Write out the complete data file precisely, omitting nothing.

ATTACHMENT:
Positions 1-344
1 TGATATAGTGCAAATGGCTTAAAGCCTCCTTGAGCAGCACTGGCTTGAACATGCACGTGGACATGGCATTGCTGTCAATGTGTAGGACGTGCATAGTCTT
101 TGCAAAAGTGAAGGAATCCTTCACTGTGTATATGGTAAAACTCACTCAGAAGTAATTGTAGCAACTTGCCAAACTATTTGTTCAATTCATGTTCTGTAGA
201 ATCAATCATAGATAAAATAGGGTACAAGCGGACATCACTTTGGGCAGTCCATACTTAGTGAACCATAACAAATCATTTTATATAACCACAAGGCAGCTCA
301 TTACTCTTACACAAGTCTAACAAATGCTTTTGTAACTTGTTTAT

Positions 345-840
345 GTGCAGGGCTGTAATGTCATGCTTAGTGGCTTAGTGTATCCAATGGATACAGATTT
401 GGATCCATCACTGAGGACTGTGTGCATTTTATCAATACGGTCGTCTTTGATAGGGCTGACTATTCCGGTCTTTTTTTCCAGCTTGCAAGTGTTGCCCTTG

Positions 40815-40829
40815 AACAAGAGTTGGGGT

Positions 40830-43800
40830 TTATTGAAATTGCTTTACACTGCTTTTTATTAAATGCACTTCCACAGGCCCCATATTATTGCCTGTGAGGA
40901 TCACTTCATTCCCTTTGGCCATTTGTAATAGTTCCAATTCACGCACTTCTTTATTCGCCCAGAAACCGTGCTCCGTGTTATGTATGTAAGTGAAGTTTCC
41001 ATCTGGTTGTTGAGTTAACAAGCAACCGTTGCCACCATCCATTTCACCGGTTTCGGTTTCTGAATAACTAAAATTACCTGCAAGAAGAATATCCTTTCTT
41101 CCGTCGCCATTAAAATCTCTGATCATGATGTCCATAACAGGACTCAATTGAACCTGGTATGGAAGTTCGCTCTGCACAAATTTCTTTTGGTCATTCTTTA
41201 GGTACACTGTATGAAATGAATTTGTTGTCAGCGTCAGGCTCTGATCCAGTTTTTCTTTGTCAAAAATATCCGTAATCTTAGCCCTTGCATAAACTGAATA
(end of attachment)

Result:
Positions 1-344
1 TGATATAGTGCAAATGGCTTAAAGCCTCCTTGAGCAGCACTGGCTTGAACATGCACGTGGACATGGCATTGCTGTCAATGTGTAGGACGTGCATAGTCTT
101 TGCAAAAGTGAAGGAATCCTTCACTGTGTATATGGTAAAACTCACTCAGAAGTAATTGTAGCAACTTGCCAAACTATTTGTTCAATTCATGTTCTGTAGA
201 ATCAATCATAGATAAAATAGGGTACAAGCGGACATCACTTTGGGCAGTCCATACTTAGTGAACCATAACAAATCATTTTATATAACCACAAGGCAGCTCA
301 TTACTCTTACACAAGTCTAACAAATGCTTTTGTAACTTGTTTAT

Positions 345-840
345 GTGCAGGGCTGTAATGTCATGCTTAGTGGCTTAGTGTATCCAATGGATACAGATTT
401 GGATCCATCACTGAGGACTGTGTGCATTTTATCAATACGGTCGTCTTTGATAGGGCTGACTATTCCGGTCTTTTTTTCCAGCTTGCAAGTGTTGCCCTTG

Positions 40815-40829
40815 AACAAGAGTTGGGGT

Positions 40830-43800
40830 TTATTGAAATTGCTTTACACTGCTTTTTATTAAATGCACTTCCACAGGCCCCATATTATTGCCTGTGAGGA
40901 TCACTTCATTCCCTTTGGCCATTTGTAATAGTTCCAATTCACGCACTTCTTTATTCGCCCAGAAACCGTGCTCCGTGTTATGTATGTAAGTGAAGTTTCC
41001 ATCTGGTTGTTGAGTTAACAAGCAACCGTTGCCACCATCCATTTCACCGGTTTCGGTTTCTGAATAACTAAAATTACCTGCAAGAAGAATATCCTTTCTT
41101 CCGTCGCCATTAAAATCTCTGATCATGATGTCCATAACAGGACTCAATTGAACCTGGTATGGAAGTTCGCTCTGCACAAATTTCTTTTGGTCATTCTTTA
41201 GGTACACTGTATGAAATGAATTTGTTGTCAGCGTCAGGCTCTGATCCAGTTTTTCTTTGTCAAAAATATCCGTAATCTTAGCCCTTGCATAAACTGAATA